Fishing intensification as response to Late Holocene socio-ecological instability in southeastern South America

Alice Toso, Ellen Hallingstad, Krista McGrath, Thiago Fossile, Christine Conlan, Jessica Ferreira, Dione da Rocha Bandeira, Paulo César Fonseca Giannini, Simon Pierre Gilson, Lucas de Melo Reis Bueno, Murilo Quintans Ribeiro Bastos, Fernanda Mara Borba, Adriana M.P. do Santos, André Carlo Colonese*

*Corresponding author for this work

Research output: Contribution to journalArticleResearchpeer-review


The emergence of plant-based economies have dominated evolutionary models of Middle and Late Holocene pre-Columbian societies in South America. Comparatively, the use of aquatic resources and the circumstances for intensifying their exploitation have received little attention. Here we reviewed the stable carbon and nitrogen isotope composition of 390 human individuals from Middle and Late Holocene coastal sambaquis, a long-lasting shell mound culture that flourished for nearly 7000 years along the Atlantic Forest coast of Brazil. Using a newly generated faunal isotopic baseline and Bayesian Isotope Mixing Models we quantified the relative contribution of marine resources to the diet of some of these groups. Through the analysis of more than 400 radiocarbon dates we show that fishing sustained large and resilient populations during most of the Late Holocene. A sharp decline was observed in the frequency of sambaqui sites and radiocarbon dates from ca. 2200 years ago, possibly reflecting the dissolution of several nucleated groups into smaller social units, coinciding with substantial changes in coastal environments. The spread of ceramics from ca. 1200 years ago is marked by innovation and intensification of fishing practices, in a context of increasing social and ecological instability in the Late Holocene.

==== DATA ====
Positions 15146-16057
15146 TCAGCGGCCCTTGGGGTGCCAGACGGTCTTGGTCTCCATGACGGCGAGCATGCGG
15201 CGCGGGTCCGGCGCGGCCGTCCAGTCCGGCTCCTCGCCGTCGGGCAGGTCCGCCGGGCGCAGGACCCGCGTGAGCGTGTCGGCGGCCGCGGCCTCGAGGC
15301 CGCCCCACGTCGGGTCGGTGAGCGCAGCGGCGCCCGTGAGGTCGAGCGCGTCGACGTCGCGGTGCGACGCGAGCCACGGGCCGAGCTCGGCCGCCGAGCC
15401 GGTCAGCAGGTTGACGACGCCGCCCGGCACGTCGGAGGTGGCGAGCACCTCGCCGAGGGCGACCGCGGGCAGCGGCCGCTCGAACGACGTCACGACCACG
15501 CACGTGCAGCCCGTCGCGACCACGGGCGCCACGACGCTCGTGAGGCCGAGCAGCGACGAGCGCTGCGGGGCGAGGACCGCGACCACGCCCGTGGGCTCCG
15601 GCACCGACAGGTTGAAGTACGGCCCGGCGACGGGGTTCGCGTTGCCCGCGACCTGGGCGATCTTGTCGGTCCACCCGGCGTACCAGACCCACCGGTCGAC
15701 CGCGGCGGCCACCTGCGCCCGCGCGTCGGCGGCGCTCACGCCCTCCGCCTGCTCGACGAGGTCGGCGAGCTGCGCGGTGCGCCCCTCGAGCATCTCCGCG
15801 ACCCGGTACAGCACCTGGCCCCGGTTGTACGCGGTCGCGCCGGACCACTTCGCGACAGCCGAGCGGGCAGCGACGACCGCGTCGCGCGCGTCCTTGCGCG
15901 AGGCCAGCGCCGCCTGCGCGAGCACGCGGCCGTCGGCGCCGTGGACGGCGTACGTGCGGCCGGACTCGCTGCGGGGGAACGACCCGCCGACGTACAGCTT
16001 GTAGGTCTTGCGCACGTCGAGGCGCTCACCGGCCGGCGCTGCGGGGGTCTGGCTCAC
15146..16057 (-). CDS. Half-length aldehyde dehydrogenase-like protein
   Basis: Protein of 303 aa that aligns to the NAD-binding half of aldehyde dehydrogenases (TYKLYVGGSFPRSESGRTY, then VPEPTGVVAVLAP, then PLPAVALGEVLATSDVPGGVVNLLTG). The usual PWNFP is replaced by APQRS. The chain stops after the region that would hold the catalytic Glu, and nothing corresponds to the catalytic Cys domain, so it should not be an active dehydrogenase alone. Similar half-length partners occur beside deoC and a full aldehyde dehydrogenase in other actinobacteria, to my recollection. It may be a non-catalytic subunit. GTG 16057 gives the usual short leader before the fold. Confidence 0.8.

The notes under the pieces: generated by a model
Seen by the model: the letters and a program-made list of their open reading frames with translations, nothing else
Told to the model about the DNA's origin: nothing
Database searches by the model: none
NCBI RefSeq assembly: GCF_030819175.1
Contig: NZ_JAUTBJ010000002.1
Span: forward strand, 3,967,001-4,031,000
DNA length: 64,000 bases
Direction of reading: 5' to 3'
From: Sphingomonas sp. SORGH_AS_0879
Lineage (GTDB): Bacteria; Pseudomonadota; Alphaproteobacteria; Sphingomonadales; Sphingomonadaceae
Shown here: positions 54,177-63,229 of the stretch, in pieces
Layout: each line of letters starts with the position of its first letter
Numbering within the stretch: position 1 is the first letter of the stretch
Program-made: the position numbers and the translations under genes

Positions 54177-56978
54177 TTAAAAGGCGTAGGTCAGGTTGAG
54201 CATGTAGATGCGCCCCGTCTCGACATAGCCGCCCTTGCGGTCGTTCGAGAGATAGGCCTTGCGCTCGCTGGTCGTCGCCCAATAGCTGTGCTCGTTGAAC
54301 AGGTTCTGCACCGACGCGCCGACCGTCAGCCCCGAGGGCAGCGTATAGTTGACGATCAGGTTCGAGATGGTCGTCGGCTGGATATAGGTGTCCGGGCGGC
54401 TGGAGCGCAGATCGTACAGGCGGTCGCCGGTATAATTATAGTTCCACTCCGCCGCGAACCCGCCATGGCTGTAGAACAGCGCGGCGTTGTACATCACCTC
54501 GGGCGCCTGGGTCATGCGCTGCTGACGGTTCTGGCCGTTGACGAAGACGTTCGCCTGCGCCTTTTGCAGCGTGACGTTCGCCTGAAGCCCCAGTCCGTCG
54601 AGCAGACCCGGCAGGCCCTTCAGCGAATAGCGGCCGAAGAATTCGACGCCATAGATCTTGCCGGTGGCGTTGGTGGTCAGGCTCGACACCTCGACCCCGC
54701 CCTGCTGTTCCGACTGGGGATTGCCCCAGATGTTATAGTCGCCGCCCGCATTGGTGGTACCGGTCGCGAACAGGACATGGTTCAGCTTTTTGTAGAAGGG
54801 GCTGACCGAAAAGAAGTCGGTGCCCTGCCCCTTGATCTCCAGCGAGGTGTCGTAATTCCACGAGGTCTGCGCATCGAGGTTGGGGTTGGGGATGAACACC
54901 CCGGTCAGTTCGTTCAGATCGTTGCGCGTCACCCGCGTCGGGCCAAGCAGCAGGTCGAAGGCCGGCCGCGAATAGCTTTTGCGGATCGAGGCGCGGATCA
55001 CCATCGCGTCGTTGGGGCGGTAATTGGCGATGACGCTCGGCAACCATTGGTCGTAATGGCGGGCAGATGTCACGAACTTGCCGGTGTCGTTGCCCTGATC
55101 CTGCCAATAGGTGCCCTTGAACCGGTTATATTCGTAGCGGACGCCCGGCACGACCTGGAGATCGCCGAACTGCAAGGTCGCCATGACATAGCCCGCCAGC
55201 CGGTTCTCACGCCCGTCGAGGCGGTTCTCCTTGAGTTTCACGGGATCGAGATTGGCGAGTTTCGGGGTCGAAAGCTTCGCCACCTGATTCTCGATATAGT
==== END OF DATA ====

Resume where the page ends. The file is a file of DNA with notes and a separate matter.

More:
Original languageEnglish
Article number23506
Issue number1
Publication statusPublished - 6 Dec 2021


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